Jason: Music is a very powerful medium for conveying messages – secular and spiritual. Do you think that music, something intangible and abstract, is itself imbued with a power to provide an avenue into these unknown or perhaps forgotten aspects of existence?
Fyrnd: Firstly music is an emotional amplifier. However that is what I believe in. Working its magic it grabs you and forces its mood upon you. In the best case you’ll find yourself trapped in the mood driving the composer while the music was created.
For the messages: The music written by Fyrnask is quite primitive, in a way. It chants its own ancient gospel. And if a listener brings the patience that it takes, to become one with the mood of the tracks the messages and ideas that are presented on a superficial level are not too important. Of course, I hope that people get some of the ideas I try to convey.
There is this primitive core in this kind of music. I think that is somehow always connected to some kind of atavistic feeling. I believe that there is union beyond the artificial perception that results in something most of us call reality.
Jason: Black metal, a primarily antagonistic art, leans more toward the darker and evil side of being and existence for its inspiration yet it’s an area that remains without and perpetually resists definition. What do you think is so appealing about it? Does this void, so to speak, allow for greater creativity?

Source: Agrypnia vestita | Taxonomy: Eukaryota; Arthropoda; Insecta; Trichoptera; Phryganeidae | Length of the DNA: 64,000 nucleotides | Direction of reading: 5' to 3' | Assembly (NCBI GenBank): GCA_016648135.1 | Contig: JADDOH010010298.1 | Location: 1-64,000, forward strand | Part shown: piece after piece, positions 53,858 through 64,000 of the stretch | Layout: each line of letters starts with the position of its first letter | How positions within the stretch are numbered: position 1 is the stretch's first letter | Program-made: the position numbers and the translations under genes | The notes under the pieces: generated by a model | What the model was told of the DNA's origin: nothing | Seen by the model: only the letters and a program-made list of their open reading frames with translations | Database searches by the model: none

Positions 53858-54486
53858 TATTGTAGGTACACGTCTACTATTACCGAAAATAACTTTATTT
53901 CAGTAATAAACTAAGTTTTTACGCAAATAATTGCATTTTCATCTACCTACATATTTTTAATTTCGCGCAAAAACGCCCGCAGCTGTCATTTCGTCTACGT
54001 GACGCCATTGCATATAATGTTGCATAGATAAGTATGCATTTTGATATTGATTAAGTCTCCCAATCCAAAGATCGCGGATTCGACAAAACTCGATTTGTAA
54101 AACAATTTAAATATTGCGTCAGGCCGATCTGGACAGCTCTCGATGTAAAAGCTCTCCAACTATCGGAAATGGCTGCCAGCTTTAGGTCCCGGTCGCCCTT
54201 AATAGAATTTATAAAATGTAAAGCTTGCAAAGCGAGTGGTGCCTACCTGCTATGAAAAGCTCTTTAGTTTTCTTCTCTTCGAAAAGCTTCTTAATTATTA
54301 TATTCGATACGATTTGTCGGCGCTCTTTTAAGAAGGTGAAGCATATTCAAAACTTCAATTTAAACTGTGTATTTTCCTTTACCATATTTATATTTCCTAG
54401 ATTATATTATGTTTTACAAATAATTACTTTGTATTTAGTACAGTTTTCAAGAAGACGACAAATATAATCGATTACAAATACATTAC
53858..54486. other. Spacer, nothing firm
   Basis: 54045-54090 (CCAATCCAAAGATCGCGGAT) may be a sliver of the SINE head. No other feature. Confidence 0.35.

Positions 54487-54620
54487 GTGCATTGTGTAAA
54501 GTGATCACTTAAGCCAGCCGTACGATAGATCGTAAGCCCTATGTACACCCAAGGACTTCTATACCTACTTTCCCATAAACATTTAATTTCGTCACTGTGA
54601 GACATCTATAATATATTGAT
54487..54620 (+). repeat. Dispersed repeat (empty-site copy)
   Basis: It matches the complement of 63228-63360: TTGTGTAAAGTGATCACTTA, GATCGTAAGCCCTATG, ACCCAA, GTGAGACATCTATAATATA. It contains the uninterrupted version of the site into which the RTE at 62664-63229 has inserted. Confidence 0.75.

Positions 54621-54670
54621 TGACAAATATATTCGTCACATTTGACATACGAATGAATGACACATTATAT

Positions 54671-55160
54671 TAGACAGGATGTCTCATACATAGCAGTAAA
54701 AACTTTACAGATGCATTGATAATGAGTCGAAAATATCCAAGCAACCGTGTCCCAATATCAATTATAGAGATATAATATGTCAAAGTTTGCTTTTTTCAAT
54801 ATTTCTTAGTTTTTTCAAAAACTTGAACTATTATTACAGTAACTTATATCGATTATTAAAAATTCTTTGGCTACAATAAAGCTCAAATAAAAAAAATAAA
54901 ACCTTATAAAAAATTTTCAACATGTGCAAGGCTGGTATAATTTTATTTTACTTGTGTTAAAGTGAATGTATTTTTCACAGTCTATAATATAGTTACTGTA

Fyrnd: I am not sure. I think black metal has always a lot to do with all kinds of “spiritual ideas”. It is also a very romantic concept, and has a certain tendency to be melodramatic. All in all, I do have to state that the brand “black metal” is not very important to me. The term itself is so filled up with ideas and different kind of concepts, that I am not sure what it actually should represent in the end. Maybe blast beats and satanic imagery? If that would be the case, I would find the whole genre, rather boring. I would avoid saying that any form of limiting to a certain genre, offers a greater form of creativity. The greatest form of creativity comes from having a large range of “musical vocabulary”, I would assume.
Jason: What does the future hold for Fyrnask? Do you have plans for more music? Shows? Tours? If so, do you have any plans to play in the UK?
Fyrnd: We do have live plans. Nothing too concrete here, but we are working on it. I will play where ever I feel I can transport the music in a proper environment, excluding some aesthetics, and a lot of the stuff that is going on in the current black metal scene. We’ll see. But the UK would be surely on the list too, if Fyrnask play dates in Europe.
Jason: Thanks again for taking time out for this interview. Do you have any closing words for our readers?
Fyrnd: Thanks for taking your time for this interview. Thanks to everyone that is supporting independent music and art in general, in this day and age. Stay well all of you! Thank you, too.
And you can find out more about Fyrnask here: